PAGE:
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COVID-19 impact on handicrafts sector: A struggle that only got harder

Since the COVID-19 lockdown, most of the artisans have been out of work. Only 15 out of 40 looms are operational. Stocks have accumulated and they are facing a severe cash crunch

Anuradha Pati | August 21, 2020 | Updated 08:52 IST
COVID-19 impact on handicrafts sector: A struggle that only got harder
Right now, for the handloom and handicraft artisans, it looks like the hardest and longest struggle for survival with no hope in sight

The timing could not have been worse. A falling economy, unemployment, reduced spending, the pandemic and subsequent lockdown have had a devastating impact on the handicrafts sector.  Artisans and weavers are the third largest segment among the poor. Most of their products are "non-essential" which could be the reason why their alarming situation is getting very little visibility despite the call for "vocal for local" and 'Atmanirbhar Bharat".

Four organisations working directly with artisans share their current reality.

Darbar Sahitya Sansada (DSS) works with eight hundred artisans in one hundred and fifty villages covering four districts of Odisha. These artisans make natural fibre products from coir and grass, applique products from cloth, terracotta products from clay, dhokra brass jewellery, and the famous Pattachitra paintings. DSS helps them with accessing raw material, design, market, and in availing social security benefits. Artisans earned between Rs 4000-Rs 7000 before the pandemic.

Also Read: Smriti Irani asks big brands to source directly from weavers

Since the lockdown, production has stopped completely. Huge unsold inventory has piled up. There has been no sale either through exhibitions or through orders. They have no capital to reinvest. The artisans have neither food for daily consumption nor enough savings to meet medical expenses. DSS distributed provisions but could only reach four hundred out of the eight hundred artisans. It continues to appeal to various organisations, individuals, and platforms to raise money for relief distribution. Most artisans are now looking for agricultural work or to migrate again.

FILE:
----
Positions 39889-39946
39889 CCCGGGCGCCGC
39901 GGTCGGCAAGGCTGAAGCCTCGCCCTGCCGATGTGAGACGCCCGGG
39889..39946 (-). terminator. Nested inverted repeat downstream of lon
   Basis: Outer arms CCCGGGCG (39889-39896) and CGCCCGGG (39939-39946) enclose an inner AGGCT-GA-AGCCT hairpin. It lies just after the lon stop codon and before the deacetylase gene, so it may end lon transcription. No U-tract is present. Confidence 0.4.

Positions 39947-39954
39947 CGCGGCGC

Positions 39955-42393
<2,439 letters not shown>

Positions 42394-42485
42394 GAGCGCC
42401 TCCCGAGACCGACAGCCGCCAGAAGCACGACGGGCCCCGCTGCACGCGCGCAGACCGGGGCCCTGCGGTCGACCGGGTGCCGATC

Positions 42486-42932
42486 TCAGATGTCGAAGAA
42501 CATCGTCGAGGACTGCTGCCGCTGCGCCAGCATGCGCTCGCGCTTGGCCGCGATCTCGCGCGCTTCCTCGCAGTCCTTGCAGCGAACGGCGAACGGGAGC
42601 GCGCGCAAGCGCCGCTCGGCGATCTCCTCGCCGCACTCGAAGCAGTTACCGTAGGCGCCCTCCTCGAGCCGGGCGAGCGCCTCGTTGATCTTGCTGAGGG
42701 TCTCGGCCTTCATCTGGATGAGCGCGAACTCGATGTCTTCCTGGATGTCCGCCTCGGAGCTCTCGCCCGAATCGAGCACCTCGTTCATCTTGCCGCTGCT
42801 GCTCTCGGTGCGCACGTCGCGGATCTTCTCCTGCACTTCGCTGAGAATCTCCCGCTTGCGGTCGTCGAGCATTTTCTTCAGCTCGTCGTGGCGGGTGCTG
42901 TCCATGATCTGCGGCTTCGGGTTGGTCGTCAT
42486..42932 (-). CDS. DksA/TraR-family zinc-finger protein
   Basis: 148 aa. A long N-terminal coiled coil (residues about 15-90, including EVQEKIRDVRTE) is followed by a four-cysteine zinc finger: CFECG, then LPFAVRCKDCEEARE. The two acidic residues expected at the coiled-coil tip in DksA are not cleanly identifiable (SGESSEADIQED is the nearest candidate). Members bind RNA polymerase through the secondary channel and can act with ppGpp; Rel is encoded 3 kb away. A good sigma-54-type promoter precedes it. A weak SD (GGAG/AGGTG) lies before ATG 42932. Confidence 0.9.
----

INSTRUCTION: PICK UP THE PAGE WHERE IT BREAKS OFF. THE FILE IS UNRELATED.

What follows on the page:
According to Kedareswar Chaudhury, CEO, DSS, relief in terms of provisions needs to continue until the lockdown is completely lifted and artisans can resume work. There is a need for capital support in the form of grants or loans with low interest rates to revive production. There is an urgent need of handholding support for online marketing, design and cataloguing. More than ever, artisans need health insurance and social security now.

Abhihaara, a social enterprise, works with hundreds of artisans in three clusters of Telengana and Andhra Pradesh on handloom weaving and wooden toy making. It helps the artisans with contemporary designs, provides raw material, pays fair wages, buys the products, and markets the same with 25% margin to meet its own overheads. The monthly income of artisans before the pandemic and lockdown was between Rs 6000-Rs 20000.

Since the COVID-19 lockdown, most of the artisans have been out of work. Only 15 out of 40 looms are operational. Stocks have accumulated and they are facing a severe cash crunch.

Abhihaara has reduced its overhead costs, provided provisions to staff and artisans and is giving work just enough so that they are able to meet their urgent basic needs. They are unable to purchase raw material and are taking only small orders that can be managed. They designed several campaigns to clear the existing stock and are also making masks.

Also Read: National Handloom Day: Book highlights contribution of weavers

According to Sudha Mullapudi, CEO, Abhihaara, it would help to get GST relief for one year, to reduce the rate of interest for existing business loans and to support in sales through corporate orders for curtains, towels, napkins, masks etc.

Chitrika works with 300 weaver households in Srikakulam, East Godavari and Narayanpet (Andhra Pradesh & Telengana) collectivised as three producer companies.

Their revenue from sales has reduced to thirty per cent, leading to decrease in working capital availability. The shortage of raw material has resulted in fewer workdays and overhead costs have increased due to low production and sales.